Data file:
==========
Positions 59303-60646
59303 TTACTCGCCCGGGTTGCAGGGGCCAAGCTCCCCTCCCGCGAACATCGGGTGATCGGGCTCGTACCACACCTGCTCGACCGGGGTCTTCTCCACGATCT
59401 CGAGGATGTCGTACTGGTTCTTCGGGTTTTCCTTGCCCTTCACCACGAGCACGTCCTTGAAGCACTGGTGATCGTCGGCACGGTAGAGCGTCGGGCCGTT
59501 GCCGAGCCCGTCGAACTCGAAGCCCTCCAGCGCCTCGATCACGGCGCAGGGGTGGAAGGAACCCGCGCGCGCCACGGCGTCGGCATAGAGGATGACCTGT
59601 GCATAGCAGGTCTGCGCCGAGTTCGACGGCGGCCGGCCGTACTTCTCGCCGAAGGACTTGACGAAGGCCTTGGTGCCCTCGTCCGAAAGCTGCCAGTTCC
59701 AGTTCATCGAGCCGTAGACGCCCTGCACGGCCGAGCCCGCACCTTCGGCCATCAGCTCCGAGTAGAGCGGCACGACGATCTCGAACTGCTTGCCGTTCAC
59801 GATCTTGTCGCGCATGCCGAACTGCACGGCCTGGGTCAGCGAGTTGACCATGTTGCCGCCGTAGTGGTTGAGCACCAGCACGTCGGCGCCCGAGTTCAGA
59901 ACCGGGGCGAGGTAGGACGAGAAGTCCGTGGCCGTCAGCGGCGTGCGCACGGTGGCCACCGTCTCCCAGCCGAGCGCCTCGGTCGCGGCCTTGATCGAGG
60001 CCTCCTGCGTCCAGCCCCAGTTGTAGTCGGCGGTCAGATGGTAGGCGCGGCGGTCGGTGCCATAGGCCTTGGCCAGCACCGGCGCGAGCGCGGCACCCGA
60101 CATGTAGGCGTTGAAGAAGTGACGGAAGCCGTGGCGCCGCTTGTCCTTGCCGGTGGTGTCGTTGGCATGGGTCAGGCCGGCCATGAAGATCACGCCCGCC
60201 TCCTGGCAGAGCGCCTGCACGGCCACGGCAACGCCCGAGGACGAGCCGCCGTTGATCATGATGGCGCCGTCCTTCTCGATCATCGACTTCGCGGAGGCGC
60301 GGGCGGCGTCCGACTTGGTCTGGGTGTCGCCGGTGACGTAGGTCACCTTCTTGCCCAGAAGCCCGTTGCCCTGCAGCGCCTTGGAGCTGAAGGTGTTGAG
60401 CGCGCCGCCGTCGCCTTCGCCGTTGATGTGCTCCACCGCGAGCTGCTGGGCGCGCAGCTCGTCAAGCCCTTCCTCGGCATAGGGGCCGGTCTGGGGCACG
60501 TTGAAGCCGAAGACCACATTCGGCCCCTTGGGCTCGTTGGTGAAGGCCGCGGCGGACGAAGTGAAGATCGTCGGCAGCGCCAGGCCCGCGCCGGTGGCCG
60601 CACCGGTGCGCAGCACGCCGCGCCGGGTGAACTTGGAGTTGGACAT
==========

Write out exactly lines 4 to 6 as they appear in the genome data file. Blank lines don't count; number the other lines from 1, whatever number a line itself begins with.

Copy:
59501 GCCGAGCCCGTCGAACTCGAAGCCCTCCAGCGCCTCGATCACGGCGCAGGGGTGGAAGGAACCCGCGCGCGCCACGGCGTCGGCATAGAGGATGACCTGT
59601 GCATAGCAGGTCTGCGCCGAGTTCGACGGCGGCCGGCCGTACTTCTCGCCGAAGGACTTGACGAAGGCCTTGGTGCCCTCGTCCGAAAGCTGCCAGTTCC
59701 AGTTCATCGAGCCGTAGACGCCCTGCACGGCCGAGCCCGCACCTTCGGCCATCAGCTCCGAGTAGAGCGGCACGACGATCTCGAACTGCTTGCCGTTCAC